The idiom ‘same old, same old‘ is used to refer to a situation or someone’s behaviour that remains the same, especially when it is boring or annoying. Life seems to consist of familiar problems which recur over a period of years without any real solutions that change those problems being found.
The problems of poverty, famine, criminal behaviour and human need have remained largely unchanged throughout history, and there is a weary sense of déjà vu in many situations which leave us feeling perhaps helpless (and even hopeless) when we see these situation occurring yet again. Even the pandemic (a ‘new’ situation for most of us!) with its ‘waves’ of infections and repetitious cycle of lockdowns may provoke in us that familiar feeling of ‘same old, same old’. We feel paralysed, unable to change any situation by our actions, and sometimes this leads to self-fulflling prophecies which tell us change will never come.
I find it interesting that Jesus fed crowds of people on more than one occasion recorded for us in the Gospels. On one occasion, He fed a crowd of more than 5000 people (Matt 14:13-21); on another, He fed a crowd of more than 4000 people (Matt 15:29-38). I used to wonder what was the point of telling the same kind of story twice – surely the point is that Jesus can do miraculous things in provision, and it’s futile to keep hammering this point home as if we were tiny chidlren? We get it! He’s all-powerful!
However, I have come to think that we need reminders, not only of that fact (because we seem extraordinarily dense when it comes to realising Jesus’ power and His willingness to meet our daily needs), but also of the fact that even when problems remain the same, Jesus does not turn His back on us – and we should therefore persevere in ministry (acts of service), even if the situations we face seem unremittingly grim.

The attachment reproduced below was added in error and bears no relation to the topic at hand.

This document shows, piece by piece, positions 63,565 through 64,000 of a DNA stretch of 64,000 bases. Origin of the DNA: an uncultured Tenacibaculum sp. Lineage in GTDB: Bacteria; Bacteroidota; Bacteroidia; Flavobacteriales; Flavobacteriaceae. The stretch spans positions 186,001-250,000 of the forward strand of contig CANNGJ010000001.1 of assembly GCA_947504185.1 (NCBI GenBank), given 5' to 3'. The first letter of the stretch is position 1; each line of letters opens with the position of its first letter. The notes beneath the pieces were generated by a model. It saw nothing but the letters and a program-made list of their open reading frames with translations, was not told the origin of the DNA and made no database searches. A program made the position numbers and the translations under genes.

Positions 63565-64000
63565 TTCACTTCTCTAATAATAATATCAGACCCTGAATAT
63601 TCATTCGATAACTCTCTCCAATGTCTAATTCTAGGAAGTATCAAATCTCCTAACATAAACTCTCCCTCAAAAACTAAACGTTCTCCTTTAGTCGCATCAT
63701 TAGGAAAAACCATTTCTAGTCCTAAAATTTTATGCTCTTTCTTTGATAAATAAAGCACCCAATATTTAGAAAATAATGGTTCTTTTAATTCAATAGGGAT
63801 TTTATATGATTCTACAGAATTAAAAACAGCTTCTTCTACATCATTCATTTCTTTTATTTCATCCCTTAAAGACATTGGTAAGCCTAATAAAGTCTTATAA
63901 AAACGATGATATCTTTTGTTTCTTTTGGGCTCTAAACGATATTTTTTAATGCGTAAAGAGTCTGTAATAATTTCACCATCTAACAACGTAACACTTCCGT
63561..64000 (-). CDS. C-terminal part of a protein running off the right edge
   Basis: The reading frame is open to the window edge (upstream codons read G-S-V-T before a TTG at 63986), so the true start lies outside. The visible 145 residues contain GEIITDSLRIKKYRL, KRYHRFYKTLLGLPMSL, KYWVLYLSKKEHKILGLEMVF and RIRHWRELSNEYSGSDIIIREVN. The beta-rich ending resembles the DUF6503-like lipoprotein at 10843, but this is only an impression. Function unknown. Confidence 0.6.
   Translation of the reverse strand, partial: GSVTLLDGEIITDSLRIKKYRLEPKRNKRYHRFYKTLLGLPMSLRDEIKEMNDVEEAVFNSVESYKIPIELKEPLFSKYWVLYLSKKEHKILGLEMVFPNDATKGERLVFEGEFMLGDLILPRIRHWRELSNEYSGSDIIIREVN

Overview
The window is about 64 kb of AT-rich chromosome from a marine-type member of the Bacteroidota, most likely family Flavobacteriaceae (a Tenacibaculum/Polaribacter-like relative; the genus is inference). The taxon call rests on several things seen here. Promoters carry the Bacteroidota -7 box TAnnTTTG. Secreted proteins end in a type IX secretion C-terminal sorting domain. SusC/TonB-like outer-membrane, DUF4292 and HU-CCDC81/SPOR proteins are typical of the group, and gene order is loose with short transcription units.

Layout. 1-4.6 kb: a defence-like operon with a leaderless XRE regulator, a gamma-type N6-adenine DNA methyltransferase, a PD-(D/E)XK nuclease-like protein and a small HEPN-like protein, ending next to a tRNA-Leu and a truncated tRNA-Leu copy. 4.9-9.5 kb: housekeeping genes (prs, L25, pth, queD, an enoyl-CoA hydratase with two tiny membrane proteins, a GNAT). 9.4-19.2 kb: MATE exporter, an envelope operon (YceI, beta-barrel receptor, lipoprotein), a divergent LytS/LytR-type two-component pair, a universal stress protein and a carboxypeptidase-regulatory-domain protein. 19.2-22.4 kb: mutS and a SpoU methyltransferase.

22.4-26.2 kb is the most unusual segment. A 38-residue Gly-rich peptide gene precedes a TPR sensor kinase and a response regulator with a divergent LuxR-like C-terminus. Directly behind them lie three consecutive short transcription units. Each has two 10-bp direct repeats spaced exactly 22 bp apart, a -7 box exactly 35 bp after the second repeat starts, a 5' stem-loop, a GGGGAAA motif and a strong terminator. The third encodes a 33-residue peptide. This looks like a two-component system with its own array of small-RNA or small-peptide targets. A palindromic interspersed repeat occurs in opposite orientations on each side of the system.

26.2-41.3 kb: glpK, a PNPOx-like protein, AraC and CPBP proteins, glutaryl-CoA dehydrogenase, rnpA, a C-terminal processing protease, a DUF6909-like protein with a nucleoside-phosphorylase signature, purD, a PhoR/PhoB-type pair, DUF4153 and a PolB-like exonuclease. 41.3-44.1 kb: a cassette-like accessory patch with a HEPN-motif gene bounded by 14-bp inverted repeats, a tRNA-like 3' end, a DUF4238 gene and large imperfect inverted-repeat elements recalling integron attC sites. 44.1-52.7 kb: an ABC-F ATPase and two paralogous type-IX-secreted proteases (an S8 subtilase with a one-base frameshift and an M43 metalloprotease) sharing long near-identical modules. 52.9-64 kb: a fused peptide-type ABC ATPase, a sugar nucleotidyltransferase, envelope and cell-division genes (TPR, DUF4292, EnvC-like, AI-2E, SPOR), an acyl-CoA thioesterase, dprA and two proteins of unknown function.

Jesus did not see hunger as a one-off problem (‘I’ve fed a crowd once, so I don’t need to do it again.’) He responded to the needs of people, even if those needs recurred. He didn’t shrug His shoulders in indifference or tell them it was their fault they were hungry. Instead, He showed compassion to them.
Many of the problems of the world are unchanging in nature, and the church is called to consistently and persistently do what it can to meet the needs of the homeless, the hungry, the poor, the addicted, the helpless. This is not glamorous or easy. It requires selfless devotion and maybe even the same old solutions to the same old problems: compassionate care, selfless love, practical help, money given regularly to particular causes. If Jesus performed the ‘same old’ miracles more than once, we can live life helping others with the same old tenacity and faithfulness which transforms situations – never giving up, never letting familiarity breed contempt, but always being willing to go the extra mile and reach out to others.